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Commonwealth study on the medical bill payments

A number of states have begun to consider legislation that would restrict access to physician prescribing information for data mining companies as part of a “backlash against pharmaceutical marketing efforts,” the AP/Arizona Republic reports. Data mining companies, such as IMS Health and Verispan, collect information on which medications physicians prescribe and the quantities in which they prescribe them and sell the data to pharmaceutical companies. Pharmaceutical company sales representatives use the information to target physicians who prescribe medications manufactured by competitors and determine the effectiveness on their marketing efforts.

According to IMS Health officials, without such information, pharmaceutical companies would have to hire more sales representatives. However, state lawmakers maintain that, in the 10 years after IMS began mining physician prescribing information in 1993, pharmaceutical companies tripled spending on marketing efforts and doubled their number of sales representatives.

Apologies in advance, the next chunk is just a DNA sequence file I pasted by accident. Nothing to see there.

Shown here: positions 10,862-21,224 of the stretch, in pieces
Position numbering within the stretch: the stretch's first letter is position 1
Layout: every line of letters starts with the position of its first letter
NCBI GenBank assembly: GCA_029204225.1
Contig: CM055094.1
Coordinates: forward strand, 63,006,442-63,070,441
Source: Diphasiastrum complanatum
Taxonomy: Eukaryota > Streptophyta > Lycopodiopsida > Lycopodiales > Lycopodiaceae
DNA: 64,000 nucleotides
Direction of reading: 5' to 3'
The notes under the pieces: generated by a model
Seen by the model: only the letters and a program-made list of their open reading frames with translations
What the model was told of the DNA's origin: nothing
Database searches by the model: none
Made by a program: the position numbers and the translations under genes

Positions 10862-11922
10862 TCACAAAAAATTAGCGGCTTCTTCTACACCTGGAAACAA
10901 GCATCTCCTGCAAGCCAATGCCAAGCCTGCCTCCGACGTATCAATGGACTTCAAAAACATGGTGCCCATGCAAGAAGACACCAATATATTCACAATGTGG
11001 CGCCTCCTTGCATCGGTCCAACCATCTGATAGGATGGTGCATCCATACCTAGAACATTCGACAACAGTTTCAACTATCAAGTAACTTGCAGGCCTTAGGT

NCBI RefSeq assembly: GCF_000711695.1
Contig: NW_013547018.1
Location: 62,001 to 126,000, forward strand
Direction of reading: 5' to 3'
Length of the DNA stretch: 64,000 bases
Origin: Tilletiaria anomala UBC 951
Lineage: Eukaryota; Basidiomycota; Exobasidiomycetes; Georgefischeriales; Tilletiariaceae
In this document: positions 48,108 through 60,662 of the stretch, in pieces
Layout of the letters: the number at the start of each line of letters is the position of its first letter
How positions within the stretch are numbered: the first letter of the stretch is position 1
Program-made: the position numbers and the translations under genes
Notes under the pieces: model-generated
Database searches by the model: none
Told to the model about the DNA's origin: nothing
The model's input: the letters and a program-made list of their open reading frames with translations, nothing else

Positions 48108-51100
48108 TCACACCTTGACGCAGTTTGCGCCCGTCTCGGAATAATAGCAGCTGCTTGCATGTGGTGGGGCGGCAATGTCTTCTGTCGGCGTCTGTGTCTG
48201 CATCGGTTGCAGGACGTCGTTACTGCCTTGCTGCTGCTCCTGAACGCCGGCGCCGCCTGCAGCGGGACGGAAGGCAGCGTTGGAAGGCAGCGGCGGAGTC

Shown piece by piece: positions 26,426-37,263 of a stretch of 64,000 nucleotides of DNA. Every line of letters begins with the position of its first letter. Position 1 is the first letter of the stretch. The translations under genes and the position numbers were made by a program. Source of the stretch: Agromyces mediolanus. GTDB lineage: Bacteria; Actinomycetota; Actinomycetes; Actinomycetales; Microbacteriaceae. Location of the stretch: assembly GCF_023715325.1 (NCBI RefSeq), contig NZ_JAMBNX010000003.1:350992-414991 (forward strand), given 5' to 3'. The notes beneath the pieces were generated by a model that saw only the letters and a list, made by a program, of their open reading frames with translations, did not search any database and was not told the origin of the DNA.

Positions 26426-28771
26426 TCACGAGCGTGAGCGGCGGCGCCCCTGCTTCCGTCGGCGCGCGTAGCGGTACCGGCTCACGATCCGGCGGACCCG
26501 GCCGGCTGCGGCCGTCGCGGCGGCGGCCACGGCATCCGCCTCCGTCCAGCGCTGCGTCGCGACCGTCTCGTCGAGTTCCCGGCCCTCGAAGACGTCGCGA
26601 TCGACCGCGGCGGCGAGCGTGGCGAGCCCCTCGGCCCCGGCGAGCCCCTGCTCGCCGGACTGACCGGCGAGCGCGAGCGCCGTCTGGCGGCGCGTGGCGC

As many as 18 states this year have considered legislation that would restrict access to physician prescribing information, and Maine, New Hampshire and Vermont have passed such laws. U.S. District court judges have struck down the Maine and New Hampshire laws as unconstitutional, and, in response to the court decisions, Vermont delayed the implementation of a similar law until 2009. The 1st U.S. Circuit Court heard an appeal of the lower court decision on the New Hampshire law earlier this year and likely will rule on the case this month. In the event that the appeals court overturns the lower court decision, “it could open floodgates to similar efforts nationwide,” the AP/Republic reports


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